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Women Suffrage in the US

Gaining suffrage for women was a long and difficult process. It started with one conference in Seneca Falls, New York and bloomed into a revolution that changed the future. 


Who was involved?

Though the women's suffrage movement included millions of women, some of its leaders were especially influential and became household names. Below are some of these women.


  • Lucy Stone (1818- 1893) Stone  graduated from Oberlin, the only college that admitted women at the time, in 1847,  just 10 years after the college accepted its first class of women. In 1868 she  became president of the State Woman's Suffrage Association of New Jersey. Stone disagreed with fellow suffragettes Susan B. Anthony and Elizabeth Cady Stanton in her support of the 15th amendment, which prohibited denying voting rights to anyone based on "race, color, or previous condition of servitude" (US constitution).


  • Elizabeth Cady Stanton (1815–1902) Stanton graduated from Emma Willard's Troy Female Seminary in 1832.  Stanton helped organize the Seneca Falls conventions in 1848. During the Civil War, she argued for the abolition of slavery.  She work from 1881 to 1886 with Susan B. Anthony the write the first three  volumes of the History of Woman Suffrage. Stanton was president of the National Woman Suffrage Association from 1869 to 1890, when it merged with the  the American Woman Suffrage Association to become the National American Woman Suffrage Association (NWASA). She became its first president in 1890. 


  • Susan B Anthony (1820-1906) In 1868, Anthony worked  with Elizabeth Cady Stanton to produce The Revolution, a women's rights publication in New York City.  Anthony helped to create the National Women Suffrage Association in 1869.  She worked much of her life for the cause; she even illegally voted in the 1872 presidential election. She died only 14 years before women in the US gained the right to vote. In 1979, her face was put on US dollar coins, making her first woman ever to be put on US currency.



The Beginnings

Women suffrage began through gatherings and conversations at a series of conferences. 

From the beginning of the United States, women were denied the right to vote. In the 1800s, interest in women suffrage began to grow among Abolitionists.  On July 19-20, 1848 people interested in women suffrage gathered in Seneca Falls in New York for a conference lead by Elizabeth Cady Stanton and Lucretia Mott. At the convention, the women read a Declaration of Sentiments, which was a list of problems and demands regarding women's civil rights. particularly the right to vote. This convention was followed in 1850 by the first National Women Suffrage conference, led by Lucy Stone in Massachusetts. In 1852, another conference was held in New York by Elizabeth Cady Stanton and Susan B. Anthony about the same issue.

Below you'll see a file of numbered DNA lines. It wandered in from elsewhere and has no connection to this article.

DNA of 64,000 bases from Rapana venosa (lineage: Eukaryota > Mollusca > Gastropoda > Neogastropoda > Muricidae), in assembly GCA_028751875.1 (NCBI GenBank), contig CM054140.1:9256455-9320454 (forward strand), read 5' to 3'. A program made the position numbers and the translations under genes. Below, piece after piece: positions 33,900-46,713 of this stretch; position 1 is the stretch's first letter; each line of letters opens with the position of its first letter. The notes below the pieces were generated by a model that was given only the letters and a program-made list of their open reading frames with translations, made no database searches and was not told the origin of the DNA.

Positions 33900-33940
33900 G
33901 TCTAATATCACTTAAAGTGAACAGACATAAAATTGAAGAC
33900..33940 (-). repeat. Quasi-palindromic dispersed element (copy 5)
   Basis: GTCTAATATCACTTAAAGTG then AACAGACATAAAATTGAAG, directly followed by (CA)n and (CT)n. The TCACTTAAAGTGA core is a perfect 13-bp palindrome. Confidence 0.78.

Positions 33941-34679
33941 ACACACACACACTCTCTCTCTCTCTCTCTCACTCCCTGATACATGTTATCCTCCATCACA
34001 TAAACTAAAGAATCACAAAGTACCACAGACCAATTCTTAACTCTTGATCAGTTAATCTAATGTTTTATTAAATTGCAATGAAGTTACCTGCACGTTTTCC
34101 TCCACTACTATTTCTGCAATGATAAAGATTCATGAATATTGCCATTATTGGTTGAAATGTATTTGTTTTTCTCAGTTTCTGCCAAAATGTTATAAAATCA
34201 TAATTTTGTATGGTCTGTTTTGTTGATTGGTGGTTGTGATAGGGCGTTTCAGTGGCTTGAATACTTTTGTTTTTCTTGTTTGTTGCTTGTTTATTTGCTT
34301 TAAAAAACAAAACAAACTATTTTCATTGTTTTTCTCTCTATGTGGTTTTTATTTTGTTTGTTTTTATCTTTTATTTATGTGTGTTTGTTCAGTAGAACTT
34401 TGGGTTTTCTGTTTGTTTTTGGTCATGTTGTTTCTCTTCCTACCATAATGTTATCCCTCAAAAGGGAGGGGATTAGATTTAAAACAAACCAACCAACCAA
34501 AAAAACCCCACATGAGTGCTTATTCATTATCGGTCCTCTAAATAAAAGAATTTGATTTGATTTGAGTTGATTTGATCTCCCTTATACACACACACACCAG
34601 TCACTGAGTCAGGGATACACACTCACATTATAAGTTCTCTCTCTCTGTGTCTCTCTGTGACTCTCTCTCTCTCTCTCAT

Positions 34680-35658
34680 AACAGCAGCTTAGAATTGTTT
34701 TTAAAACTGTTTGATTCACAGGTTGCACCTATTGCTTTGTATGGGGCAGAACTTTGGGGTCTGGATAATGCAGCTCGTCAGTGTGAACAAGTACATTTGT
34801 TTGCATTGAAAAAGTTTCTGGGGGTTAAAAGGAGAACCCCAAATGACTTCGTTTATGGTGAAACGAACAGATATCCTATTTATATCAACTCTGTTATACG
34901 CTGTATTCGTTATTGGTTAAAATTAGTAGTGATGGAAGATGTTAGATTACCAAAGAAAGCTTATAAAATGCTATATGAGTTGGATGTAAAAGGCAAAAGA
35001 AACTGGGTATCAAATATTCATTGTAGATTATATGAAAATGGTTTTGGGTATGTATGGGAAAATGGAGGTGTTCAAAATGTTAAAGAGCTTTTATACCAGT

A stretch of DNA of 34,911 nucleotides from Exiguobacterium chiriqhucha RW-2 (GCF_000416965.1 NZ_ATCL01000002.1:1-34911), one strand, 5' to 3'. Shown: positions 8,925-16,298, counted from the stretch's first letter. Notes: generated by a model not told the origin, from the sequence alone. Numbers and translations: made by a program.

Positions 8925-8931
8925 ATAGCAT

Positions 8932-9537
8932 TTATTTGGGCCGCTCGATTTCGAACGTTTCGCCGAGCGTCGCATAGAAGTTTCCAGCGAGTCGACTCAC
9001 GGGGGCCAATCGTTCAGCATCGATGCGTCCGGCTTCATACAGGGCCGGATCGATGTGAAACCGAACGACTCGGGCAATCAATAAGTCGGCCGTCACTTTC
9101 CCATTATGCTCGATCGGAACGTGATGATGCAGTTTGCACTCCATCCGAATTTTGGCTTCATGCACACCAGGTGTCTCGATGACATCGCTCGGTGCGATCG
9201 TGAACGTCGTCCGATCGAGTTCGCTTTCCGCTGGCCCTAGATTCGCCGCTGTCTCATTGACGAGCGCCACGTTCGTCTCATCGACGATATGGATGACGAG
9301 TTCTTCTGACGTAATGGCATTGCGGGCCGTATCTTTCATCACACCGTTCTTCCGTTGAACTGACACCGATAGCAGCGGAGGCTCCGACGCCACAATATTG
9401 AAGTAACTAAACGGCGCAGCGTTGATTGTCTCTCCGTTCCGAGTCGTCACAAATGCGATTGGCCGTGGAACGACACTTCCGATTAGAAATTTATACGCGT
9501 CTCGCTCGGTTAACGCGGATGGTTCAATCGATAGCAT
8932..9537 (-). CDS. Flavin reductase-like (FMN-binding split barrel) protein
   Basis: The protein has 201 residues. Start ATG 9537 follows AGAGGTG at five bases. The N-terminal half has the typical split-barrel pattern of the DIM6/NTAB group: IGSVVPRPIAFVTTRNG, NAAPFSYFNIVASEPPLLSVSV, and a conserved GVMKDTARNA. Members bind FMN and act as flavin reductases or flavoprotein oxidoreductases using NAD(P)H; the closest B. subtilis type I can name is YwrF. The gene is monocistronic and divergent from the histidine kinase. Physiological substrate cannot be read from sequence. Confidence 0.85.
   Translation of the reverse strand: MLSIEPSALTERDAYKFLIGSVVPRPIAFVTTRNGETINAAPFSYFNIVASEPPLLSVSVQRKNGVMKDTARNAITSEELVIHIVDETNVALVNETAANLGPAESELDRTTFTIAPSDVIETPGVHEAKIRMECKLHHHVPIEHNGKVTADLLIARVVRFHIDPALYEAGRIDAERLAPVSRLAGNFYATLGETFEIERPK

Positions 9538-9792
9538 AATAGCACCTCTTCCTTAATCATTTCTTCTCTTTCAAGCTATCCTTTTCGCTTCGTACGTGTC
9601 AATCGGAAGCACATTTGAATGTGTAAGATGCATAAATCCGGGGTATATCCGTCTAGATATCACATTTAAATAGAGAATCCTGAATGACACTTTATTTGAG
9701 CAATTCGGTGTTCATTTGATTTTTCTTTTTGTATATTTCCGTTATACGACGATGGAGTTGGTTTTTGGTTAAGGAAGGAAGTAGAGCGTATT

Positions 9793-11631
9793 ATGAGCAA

Women Suffrage Organizations

Four Organizations -- Four Methods -- One Goal


Wyoming gave women the right to vote in 1869, but in order for equal voting rights for women to be established, the Federal constitution had to be changed. Susan B Anthony and Elizabeth Cady Stanton formed the Nation Women Suffrage Association in that same year for that very purpose. Also in 1869, Lucy Stone formed the American Women Suffrage Association. The organizations joined together in 1890 to become the National American Woman Suffrage Association . The main objective of this organization was to pressure congress to approve an Amendment to the constitution to allow women the right to vote. The organization threw all of its energy into gaining new members and support for women suffrage .In 1914,  a group split from the NAWSA and became the National Women's Party (NWP) . Led by Alice Paul, this party adopted more radical measures to gain the right to vote. Pushed by their belief in direct confrontation of the issue of Women Suffrage, the NWP participated in more violent rallies and protests. Many members of the NWP were arrested during the 1910s. The NWP denounced Woodrow Wilson and all Democrats, despite their stance on Women Suffrage.



A Slow Change in the Tide

Starting in 1890 when Wyoming joined the union and gave women the full right to vote, many states began to give women full or partial voting rights.  Women's rights activists continued to march and demonstrate their support of an amendment to the constitution to give women suffrage. Women suffrage bills were introduced and failed in congress in 1878 and in 1914. By 1918, 15 states had given women equal voting rights as men. Both political parties supported women suffrage by 1918 and the House of Representatives approved the amendment to the constitution. In 1919, the Senate approved it as well. In 1920, the 19th Amendment was passed, enfranchising women. It states as follows:

"The right of citizens of the United States to vote shall not be denied or abridged by the United States or by any State on account of sex. Congress shall have power to enforce this article by appropriate legislation."

(US constitution)




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  • I'm pretty sure i've been to a Seneca falls women's history museum and to the church where they held that revolution with my aunt.
    • Me too!
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